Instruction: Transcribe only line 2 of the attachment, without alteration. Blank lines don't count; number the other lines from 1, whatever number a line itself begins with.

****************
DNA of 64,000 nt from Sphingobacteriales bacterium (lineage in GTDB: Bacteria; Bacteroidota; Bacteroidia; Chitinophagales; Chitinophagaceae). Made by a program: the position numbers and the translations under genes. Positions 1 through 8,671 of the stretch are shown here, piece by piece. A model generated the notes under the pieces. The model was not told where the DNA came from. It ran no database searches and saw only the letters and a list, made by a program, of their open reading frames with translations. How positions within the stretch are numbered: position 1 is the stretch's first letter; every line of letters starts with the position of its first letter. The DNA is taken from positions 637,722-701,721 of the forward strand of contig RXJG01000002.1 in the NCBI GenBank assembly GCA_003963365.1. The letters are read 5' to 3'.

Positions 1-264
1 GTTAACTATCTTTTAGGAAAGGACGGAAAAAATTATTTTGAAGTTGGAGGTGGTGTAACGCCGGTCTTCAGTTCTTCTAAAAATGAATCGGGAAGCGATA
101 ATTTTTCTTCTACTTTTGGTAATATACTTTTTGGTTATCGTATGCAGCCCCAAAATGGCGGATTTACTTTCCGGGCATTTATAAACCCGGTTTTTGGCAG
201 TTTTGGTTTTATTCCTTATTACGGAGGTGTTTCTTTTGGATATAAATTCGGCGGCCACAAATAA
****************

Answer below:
Positions 1-264